Yeah I was thinking about this last night and while the president maybe doesn't have as much power as people think, the selection of president is still a big deal.  Besides deploying troops and waging wars (something congress doesn't seem to want to get involved with any more) the president seems to control most foreign policy including things like the Iran deal.  With the increased application of executive orders that's something that's only going to get more common, and then there's not only the Supreme Courts but plenty of other appointees to be decided.  The president also controls domestic projects like the Keystone pipeline, so really the importance of the election shouldn't be downplayed.  Now if only we had better candidates.

                Comment


                • #23
                  I don't like Career politicians and we may be surprised by just how many feel the same way.  I like Carson, but I don't think he is electable  Cruz tried to play the outsider game and now we find out, he got loans from one of the entities that helped orchestrate TWRSTGD (The Worst Recession Since the Great Depression).  :O)

                  I think Trump is much different in his day-to-day dealings than his bombastic style we see during the rally's and debates.  I think he could win and I would favor him over HRC.  We don't need any more social programs.

                  Obamacare may not be a disaster for the high earners or the low earners, but I think many outside of that have been affected in a negative fashion.  Although our deductible is lower this year, last year it was 10K.  Our premiums were about 12K.  My employer paid about half.  So I spent 6K for the right to spend another 10K.  This year the deductible is lower, but the premiums are higher.  And that is just medical.

                  cd :O)
                  Yet those who wait for the LORD Will gain new strength; They will mount up with wings like eagles, They will run and not get tired, They will walk and not become weary. -- Isaiah 40:31

                  Comment


                  • #24
                    I find it interesting that, from what I can discern, there is a primarily conservative member base among participants here, who are (mostly) residents, attendings, or other career professionals. In my experience, most of the students at my school and other med schools where I have friends are more left-leaning and primarily basing their support on candidates' social policy ideals and personal integrity over fiscal/military/foreign policy; Bernie Sanders is far and away the most popular candidate among my classmates and most other young people I know. I wonder if my generation is truly different from the established, current generation of physicians, or if people will change their political priorities once we're at those later stages of training/life.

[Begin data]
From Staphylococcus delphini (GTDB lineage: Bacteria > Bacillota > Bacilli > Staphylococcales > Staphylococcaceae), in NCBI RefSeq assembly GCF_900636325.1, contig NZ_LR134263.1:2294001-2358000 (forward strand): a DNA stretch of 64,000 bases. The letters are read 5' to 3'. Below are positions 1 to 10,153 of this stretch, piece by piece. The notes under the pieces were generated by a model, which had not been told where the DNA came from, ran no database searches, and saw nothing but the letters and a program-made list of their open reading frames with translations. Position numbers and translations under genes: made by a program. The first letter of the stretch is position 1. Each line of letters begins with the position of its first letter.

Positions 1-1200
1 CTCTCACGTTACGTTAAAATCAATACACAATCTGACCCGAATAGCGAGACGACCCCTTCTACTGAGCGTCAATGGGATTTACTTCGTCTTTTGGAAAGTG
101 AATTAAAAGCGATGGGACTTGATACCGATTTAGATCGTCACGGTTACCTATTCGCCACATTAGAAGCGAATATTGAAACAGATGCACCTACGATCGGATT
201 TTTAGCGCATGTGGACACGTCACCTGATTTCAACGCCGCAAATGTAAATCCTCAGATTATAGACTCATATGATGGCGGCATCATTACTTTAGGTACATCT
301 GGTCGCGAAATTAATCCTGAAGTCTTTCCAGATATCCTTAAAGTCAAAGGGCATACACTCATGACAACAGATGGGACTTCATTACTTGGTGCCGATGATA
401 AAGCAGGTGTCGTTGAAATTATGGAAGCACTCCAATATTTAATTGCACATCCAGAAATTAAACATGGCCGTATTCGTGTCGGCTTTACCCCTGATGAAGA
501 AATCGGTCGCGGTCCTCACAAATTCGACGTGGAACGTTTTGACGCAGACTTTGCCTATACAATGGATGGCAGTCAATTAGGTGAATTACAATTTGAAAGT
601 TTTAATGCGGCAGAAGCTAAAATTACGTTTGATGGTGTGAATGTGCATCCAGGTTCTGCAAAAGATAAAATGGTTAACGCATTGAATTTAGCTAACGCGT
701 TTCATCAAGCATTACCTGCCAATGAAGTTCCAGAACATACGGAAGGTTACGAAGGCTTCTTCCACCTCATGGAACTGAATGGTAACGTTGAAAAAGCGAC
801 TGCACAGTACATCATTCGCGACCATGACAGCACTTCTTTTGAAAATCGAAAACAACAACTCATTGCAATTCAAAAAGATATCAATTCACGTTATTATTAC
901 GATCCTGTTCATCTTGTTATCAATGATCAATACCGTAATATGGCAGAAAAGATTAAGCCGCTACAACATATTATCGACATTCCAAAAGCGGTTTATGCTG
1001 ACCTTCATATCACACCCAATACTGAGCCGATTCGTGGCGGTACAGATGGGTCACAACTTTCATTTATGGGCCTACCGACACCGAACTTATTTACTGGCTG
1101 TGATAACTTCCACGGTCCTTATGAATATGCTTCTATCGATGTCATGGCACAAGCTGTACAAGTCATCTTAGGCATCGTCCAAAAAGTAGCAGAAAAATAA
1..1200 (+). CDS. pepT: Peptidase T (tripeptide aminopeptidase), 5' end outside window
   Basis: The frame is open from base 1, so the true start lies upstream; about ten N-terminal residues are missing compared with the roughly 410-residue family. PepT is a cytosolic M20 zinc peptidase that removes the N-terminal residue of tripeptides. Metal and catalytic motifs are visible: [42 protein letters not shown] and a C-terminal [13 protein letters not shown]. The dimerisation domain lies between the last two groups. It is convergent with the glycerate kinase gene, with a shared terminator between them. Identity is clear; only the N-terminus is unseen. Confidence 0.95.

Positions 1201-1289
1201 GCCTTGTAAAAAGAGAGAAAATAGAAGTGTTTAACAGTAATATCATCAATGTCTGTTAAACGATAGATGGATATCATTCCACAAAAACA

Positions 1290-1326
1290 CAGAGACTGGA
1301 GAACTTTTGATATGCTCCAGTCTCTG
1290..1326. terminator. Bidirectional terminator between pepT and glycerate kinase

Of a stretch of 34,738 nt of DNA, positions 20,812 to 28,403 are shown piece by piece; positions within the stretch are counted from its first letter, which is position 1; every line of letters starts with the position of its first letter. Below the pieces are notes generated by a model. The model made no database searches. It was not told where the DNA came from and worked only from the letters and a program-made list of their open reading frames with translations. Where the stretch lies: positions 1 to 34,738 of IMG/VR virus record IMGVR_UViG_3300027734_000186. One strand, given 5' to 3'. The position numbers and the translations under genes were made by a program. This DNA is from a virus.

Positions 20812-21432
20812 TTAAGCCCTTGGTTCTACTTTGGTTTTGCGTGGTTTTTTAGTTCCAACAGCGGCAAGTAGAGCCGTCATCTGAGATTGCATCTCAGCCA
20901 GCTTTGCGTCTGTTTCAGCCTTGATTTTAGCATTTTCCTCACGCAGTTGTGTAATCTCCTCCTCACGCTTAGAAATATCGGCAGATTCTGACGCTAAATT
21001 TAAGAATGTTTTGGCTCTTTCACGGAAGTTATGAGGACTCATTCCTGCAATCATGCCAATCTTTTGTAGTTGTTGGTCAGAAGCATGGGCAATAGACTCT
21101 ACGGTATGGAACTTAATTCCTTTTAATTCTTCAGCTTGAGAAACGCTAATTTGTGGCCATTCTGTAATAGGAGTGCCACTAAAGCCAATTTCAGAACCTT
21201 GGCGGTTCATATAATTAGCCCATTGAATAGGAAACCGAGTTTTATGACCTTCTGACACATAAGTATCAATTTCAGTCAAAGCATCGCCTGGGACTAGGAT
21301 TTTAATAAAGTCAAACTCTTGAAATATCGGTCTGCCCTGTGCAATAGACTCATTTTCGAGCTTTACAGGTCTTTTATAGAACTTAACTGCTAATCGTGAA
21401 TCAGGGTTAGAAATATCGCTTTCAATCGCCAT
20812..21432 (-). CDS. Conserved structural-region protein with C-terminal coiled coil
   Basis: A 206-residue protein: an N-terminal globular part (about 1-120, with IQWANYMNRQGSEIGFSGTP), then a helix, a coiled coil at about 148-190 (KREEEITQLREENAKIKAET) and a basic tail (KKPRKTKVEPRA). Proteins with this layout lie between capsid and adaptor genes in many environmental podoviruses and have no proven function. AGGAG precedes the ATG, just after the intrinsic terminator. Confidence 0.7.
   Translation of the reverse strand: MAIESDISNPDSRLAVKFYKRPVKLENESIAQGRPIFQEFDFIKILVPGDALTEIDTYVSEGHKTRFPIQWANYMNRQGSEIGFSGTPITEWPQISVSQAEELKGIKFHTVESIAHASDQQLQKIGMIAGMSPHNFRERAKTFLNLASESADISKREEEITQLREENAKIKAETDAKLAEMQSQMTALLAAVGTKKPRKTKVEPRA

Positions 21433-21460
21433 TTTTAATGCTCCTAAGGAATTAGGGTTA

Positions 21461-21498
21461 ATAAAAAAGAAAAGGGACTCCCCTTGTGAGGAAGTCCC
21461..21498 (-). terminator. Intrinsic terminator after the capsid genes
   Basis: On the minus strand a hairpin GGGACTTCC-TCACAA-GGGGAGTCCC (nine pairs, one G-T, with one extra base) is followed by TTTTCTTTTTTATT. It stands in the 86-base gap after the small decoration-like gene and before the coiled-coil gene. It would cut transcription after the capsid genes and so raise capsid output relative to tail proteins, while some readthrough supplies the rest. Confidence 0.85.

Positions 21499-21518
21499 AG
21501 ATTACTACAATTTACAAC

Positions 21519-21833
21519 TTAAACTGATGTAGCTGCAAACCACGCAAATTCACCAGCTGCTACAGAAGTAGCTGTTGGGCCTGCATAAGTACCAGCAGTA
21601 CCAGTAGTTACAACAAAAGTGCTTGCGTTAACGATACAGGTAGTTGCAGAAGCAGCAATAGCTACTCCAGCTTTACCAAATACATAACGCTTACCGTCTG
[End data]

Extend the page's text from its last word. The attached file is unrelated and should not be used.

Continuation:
I won't pretend to know enough about each candidate's individual platform (aside from the latest media headlines) to make an informed decision yet... But I find myself a fan of Sanders due to his personal character.

                    Comment


                    • #25
                      Well, you know what they say: if you're 20 and not a liberal, you don't have a heart.  If you're 40 and not a conservative, you don't have a brain.  :P

                      Seriously, I lean a bit right but I have voted both Republican and Democratic in the past.  I vote for candidates, not parties.  Hillary Clinton is such a dishonest, self-serving, career politician that I don't understand how anyone could want her to be our President.  That's not to say that the Republican candidates are any great picks either though.  Say what you want about Trump, he certainly is a bombastic ******************, but he's also smart as ************************ and no other candidate has 1/10 of his business sense.  He would be the President to fix the economy.

                       

                      Comment


                      • #26
                        What other profession do we say we want someone with zero experience? That doesnt make much sense at all. Would you let a non medically trained person operate on your family?

                        Now, I am not head over heels for any of these candidates, we're stuck in a loop likely due to all the money in politics, we simply are not the ones choosing and havent been for a while. As long as were being factual, there has been no drastic increase in the use of executive orders, in fact Obama is on pace to either under shoot or be completely on par with Bush Jr, who was less than the prior other 2 term presidents before them going back into the 70s. You can search this information online.

                        I am pretty liberal/progressive, but not a fan of either of the supposed candidates, though I think HRC will win. Bernie, while I believe good intentioned probably believes too deeply some of his own rhetoric which makes very little sense at times. Demographics basically shut out any far right candidates (most live in cities, cities mostly liberal). A more well balanced person could have a chance but if youre not extreme these days you dont have a shot at the nomination.